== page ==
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Thursday, June 28, 2007

Bus Schedule

posted by on June 28 at 13:34 PM

By Rebecca Tapscott

I’m out shopping at Loehmann’s with my girlfriend on my first day off as the Stranger’s news intern, when my cellphone rings. Caller ID: The Stranger. It’s Josh, asking if I can cover the Washington Bus Corporation…Group…no, well, organization thing…some “activate the youth event”…there will be cupcakes!

On first request, I’m not sold. Obviously no one wants to go, and as the young, politically inclined, unpaid intern, I’ve been chosen to do the dirty work. Upon further investigation, the event is walking distance from my house and I have no real schedule conflict. So, I call up high school friend Jacob for moral support, and we set out.

5:55: I arrive at the Washington Bus Project meeting at the Central District Senior Center having read Erica’s critique of the event and searched in vain for online literature. (It appears their website is “coming soon.”) We have low expectations… although, I am curious to learn what constitutes a “foam free” event, as boasted on bottom left corner of the event’s invitation.

5:57: We sign in, grabbing nametags and pins that read, “I’m on the bus.” My first impression of the event, upon entering the one floor, brick building, equates with a high school dance. There are folding tables set up on the sides of the fluorescently lit room with chips and dip, folding chairs, and a DJ spinning MTV’s latest pop songs in the corner. A few 40-year-olds stand around, dressed in various amalgamations of suits and denim. Yet, in less than thirty seconds, we are greeted by Washington Bus Campaign organizer Thomas Goldstein, who thanks us for coming and directs us outside to the deck for beer. (I wonder if he thinks we’re underage, but he has the courtesy not to ask.)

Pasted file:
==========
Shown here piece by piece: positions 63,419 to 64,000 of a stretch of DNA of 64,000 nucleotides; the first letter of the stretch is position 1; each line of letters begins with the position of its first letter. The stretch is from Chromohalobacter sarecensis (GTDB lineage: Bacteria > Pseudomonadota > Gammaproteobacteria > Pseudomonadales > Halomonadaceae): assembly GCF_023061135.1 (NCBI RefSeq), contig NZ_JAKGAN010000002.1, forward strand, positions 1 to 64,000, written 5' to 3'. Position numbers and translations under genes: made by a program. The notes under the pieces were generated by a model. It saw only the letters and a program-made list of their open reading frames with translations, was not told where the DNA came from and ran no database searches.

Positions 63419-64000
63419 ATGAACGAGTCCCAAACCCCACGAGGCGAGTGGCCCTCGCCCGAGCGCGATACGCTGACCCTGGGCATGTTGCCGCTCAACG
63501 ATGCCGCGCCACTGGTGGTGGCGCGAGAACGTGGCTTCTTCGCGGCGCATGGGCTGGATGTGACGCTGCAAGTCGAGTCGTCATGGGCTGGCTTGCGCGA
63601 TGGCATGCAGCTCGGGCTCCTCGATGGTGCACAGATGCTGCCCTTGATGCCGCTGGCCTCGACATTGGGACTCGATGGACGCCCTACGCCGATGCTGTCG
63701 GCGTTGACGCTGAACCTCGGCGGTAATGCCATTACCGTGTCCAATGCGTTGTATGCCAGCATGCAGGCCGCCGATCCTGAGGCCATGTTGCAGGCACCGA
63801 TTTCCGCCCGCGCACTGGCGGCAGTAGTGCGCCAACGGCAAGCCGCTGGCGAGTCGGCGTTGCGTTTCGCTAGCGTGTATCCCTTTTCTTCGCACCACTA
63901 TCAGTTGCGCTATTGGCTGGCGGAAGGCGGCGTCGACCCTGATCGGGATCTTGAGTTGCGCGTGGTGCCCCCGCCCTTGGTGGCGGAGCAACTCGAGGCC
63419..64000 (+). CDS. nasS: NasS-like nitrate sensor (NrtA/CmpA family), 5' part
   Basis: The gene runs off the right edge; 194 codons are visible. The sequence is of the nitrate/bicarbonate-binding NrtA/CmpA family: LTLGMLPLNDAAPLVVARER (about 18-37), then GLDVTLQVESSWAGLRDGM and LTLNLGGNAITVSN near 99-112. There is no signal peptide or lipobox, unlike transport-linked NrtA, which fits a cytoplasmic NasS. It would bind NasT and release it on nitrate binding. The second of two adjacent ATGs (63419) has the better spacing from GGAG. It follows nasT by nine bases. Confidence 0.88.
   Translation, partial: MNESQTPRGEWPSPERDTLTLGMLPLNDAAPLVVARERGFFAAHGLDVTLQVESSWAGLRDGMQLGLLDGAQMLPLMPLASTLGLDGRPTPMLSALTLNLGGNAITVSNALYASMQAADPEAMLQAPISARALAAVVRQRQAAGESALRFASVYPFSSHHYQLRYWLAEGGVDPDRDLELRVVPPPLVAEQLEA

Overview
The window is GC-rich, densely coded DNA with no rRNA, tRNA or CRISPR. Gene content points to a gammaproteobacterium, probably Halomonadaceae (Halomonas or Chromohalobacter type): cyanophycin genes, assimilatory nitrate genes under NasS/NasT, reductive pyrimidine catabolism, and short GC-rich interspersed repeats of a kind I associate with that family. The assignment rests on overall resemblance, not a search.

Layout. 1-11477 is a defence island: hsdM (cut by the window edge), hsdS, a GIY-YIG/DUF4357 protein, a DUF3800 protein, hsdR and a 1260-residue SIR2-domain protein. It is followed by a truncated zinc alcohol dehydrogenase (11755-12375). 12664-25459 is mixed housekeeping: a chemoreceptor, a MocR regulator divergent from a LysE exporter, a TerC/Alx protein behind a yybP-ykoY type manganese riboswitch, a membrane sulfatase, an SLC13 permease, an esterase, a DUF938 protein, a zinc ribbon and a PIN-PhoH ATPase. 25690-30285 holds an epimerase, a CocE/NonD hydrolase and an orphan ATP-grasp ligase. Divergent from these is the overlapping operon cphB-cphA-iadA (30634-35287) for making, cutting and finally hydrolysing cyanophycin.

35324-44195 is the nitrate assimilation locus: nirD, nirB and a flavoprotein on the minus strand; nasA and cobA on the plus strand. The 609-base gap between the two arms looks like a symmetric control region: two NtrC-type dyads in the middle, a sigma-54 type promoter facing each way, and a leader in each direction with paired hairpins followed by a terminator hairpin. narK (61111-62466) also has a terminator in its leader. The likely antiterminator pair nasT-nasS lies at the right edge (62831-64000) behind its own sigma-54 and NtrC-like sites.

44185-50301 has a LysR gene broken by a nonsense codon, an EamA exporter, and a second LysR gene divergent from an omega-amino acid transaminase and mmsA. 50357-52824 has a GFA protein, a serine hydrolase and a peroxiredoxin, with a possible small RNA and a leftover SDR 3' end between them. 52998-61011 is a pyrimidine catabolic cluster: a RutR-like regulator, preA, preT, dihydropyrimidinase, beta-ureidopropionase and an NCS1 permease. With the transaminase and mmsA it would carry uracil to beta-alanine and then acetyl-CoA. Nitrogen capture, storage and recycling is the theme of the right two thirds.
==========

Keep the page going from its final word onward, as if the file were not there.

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6:06: We each procure a cup of 1/2 beer, 1/2 foam (by now I’ve learned that the “foam-free” proclamation of the event was a reference to Styrofoam). With social lubricant in hand, we’re ready to mingle.

6:15: It’s hard to decide whom to approach, since in socialist fashion, everyone (including myself) is wearing a paper nametag and no other identification. I corner Sameer, who is standing behind the bar simultaneously looking official and trying to sort out the keg/foam problem, and begin a tirade of questions. He outlines the program for me, smiling broadly throughout a well-rehearsed response: We need to get the youth involved through cultural activities and voting. Use music. Politics is hugely important and we need a way to make it interesting.